Summary: A love story. Elizabeth Swann and the sea.
Rating/Warnings: PG-13, none.
Categorization: Pirates of the Caribbean (1-3), AU, Elizabeth/Will, Elizabeth/Jack
A/N: How it should have gone. (Part of my 'Five New Fandoms in 2011' pledge. This is number 4 for those counting. :) Special thanks to anr.
Looking down at Will on that smoky, terrible afternoon, 12-year-old Elizabeth understands that he is meant for her. It's why she steals the necklace, why she slips it into the folds of her skirt without a twinge of conscience. She knows without question just how well they will fit, she and Will, the practicalities of station and futures ignored with all of the impetuousness of youth. Or perhaps stubbornness.
The youth changes, bleeding away under rituals and tightly laced dresses.
The stubbornness does not.
It is not until years later, as Elizabeth stands upon the deck of a pirate ship—swells rolling through her hips, salt drying on her lips, her heart pounding away—that she first suspects that first love and true love may not always be the same.
She tells the pirates her name is Elizabeth Turner, just to feel the possibility upon her tongue.
Little does she realize just how far that course will take her.
On a ledge high above the sea, Elizabeth stands next to Will, Jack Sparrow's close escape from the noose still thrumming in her blood. This is love, she thinks, Will's body steady and solid next to hers.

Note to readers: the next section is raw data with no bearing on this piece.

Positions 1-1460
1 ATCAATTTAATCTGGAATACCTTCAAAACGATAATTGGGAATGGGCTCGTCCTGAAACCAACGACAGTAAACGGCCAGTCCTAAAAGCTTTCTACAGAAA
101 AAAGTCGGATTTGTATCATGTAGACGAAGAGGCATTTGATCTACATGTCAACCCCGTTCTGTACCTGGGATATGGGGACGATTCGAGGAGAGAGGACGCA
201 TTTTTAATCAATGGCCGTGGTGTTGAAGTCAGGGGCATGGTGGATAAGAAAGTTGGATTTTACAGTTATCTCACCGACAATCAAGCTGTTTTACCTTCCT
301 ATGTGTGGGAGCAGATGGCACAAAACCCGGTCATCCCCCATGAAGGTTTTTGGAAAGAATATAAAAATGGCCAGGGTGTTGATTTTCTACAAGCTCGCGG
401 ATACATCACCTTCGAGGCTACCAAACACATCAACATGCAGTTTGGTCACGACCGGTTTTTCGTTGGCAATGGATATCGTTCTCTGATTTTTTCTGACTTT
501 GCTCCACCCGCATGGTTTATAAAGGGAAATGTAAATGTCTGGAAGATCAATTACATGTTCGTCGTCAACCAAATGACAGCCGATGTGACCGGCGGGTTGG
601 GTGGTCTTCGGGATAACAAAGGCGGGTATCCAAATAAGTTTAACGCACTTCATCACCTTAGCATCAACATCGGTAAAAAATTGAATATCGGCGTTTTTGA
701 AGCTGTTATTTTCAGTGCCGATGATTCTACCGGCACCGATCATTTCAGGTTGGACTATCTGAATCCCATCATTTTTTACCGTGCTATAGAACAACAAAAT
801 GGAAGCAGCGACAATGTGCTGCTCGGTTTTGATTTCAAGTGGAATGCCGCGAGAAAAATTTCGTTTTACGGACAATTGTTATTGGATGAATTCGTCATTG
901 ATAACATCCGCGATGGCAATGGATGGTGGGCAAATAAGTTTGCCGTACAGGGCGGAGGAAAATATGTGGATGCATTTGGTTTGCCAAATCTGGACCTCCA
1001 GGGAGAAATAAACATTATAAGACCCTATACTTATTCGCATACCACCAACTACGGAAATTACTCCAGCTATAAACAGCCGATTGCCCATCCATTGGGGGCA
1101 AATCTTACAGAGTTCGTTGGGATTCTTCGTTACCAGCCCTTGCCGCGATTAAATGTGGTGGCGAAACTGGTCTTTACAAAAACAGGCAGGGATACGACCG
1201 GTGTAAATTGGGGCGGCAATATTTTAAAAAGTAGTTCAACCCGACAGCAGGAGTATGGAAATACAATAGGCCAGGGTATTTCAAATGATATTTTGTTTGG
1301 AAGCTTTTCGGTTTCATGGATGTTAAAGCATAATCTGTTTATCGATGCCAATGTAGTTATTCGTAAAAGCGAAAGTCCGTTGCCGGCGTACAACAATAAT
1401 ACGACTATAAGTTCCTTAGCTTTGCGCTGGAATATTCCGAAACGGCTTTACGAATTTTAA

"So this is the path you've chosen, is it?" her father asks, half-exasperated, half-unsurprised. "After all, he is a blacksmith."
"No," Elizabeth corrects, the sea air lifting her hair like a caress. "He is a pirate."
Will kisses her, and it is like steam upon the forge, the quick flash of hot metal slaked in brine.
She doesn't realize her error until much later. Not until Jack's lips, layered with the tang of sea and regret and betrayal, taste like home against hers.
Not a quick flash, but a slow burn.
"Pirate," Jack calls her, lips curving with the knowing, with the seeing of her.
She wants to protest, to deny, but understands in that moment that she'd mistaken it, that feeling firing her blood on a ledge up in the sky. It had nothing to do with Will, or even with this man about to die under her direction.
It came from her.
She stole more than a trinket the day she relieved Will of the medallion—her first theft. She took a fate from him as well. A destiny. Took a kernel of blood and spirit and let it take up residence in her flesh, let it grow and expand and soak into her bones while she paid it no attention.
Her father had been right. Will is a blacksmith.
She is the pirate.
Elizabeth chooses again—her own decision, her own—setting off after Jack and settling a wrong that she does not regret, but neither fears correcting. It is here on the edge of all things that she gets her first taste of what before she had only suspected.
First love is not true love. Not for her.
When the moment comes, it is a simple enough thing to do: she gives Will the earth and takes for herself the sea. Her borrowed blade cuts into Jones' heart, her own beating in its place.
Will promised to take his father's place in the locker. Elizabeth promised to pledge her troth to Will. A promise for a promise.
A fair trade.
She spends her one day on land with Will, their perfect, pure love, all the more for its fleetingness. Whole and complete in its impermanence.
She says farewell on the shores and tells him she will not come to him again. There will be no more days for them. He must move on.